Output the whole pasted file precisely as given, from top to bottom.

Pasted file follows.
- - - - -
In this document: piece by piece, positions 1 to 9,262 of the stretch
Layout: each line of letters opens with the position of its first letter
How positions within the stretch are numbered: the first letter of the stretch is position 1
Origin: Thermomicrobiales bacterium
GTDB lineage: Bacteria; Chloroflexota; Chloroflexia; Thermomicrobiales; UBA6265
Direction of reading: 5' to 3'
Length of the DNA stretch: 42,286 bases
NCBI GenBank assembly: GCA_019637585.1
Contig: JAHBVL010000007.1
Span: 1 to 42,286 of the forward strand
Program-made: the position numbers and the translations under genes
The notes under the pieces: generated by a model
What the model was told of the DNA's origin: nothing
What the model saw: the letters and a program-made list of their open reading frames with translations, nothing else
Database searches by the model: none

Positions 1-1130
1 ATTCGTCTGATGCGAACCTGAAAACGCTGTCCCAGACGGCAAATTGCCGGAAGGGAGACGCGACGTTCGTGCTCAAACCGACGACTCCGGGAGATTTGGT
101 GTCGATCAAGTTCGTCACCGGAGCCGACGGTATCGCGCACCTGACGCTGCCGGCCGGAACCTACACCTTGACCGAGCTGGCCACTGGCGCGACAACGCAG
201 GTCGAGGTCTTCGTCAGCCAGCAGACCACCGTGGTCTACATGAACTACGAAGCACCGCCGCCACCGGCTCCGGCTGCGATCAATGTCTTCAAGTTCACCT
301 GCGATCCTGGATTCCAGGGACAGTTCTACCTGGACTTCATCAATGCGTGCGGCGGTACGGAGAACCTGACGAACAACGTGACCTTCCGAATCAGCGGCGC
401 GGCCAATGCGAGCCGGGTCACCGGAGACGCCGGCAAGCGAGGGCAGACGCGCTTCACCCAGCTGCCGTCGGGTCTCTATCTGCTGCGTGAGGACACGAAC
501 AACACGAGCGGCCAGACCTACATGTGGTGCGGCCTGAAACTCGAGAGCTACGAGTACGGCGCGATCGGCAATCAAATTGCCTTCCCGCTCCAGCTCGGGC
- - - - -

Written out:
In this document: piece by piece, positions 1 to 9,262 of the stretch
Layout: each line of letters opens with the position of its first letter
How positions within the stretch are numbered: the first letter of the stretch is position 1
Origin: Thermomicrobiales bacterium
GTDB lineage: Bacteria; Chloroflexota; Chloroflexia; Thermomicrobiales; UBA6265
Direction of reading: 5' to 3'
Length of the DNA stretch: 42,286 bases
NCBI GenBank assembly: GCA_019637585.1
Contig: JAHBVL010000007.1
Span: 1 to 42,286 of the forward strand
Program-made: the position numbers and the translations under genes
The notes under the pieces: generated by a model
What the model was told of the DNA's origin: nothing
What the model saw: the letters and a program-made list of their open reading frames with translations, nothing else
Database searches by the model: none

Positions 1-1130
1 ATTCGTCTGATGCGAACCTGAAAACGCTGTCCCAGACGGCAAATTGCCGGAAGGGAGACGCGACGTTCGTGCTCAAACCGACGACTCCGGGAGATTTGGT
101 GTCGATCAAGTTCGTCACCGGAGCCGACGGTATCGCGCACCTGACGCTGCCGGCCGGAACCTACACCTTGACCGAGCTGGCCACTGGCGCGACAACGCAG
201 GTCGAGGTCTTCGTCAGCCAGCAGACCACCGTGGTCTACATGAACTACGAAGCACCGCCGCCACCGGCTCCGGCTGCGATCAATGTCTTCAAGTTCACCT
301 GCGATCCTGGATTCCAGGGACAGTTCTACCTGGACTTCATCAATGCGTGCGGCGGTACGGAGAACCTGACGAACAACGTGACCTTCCGAATCAGCGGCGC
401 GGCCAATGCGAGCCGGGTCACCGGAGACGCCGGCAAGCGAGGGCAGACGCGCTTCACCCAGCTGCCGTCGGGTCTCTATCTGCTGCGTGAGGACACGAAC
501 AACACGAGCGGCCAGACCTACATGTGGTGCGGCCTGAAACTCGAGAGCTACGAGTACGGCGCGATCGGCAATCAAATTGCCTTCCCGCTCCAGCTCGGGC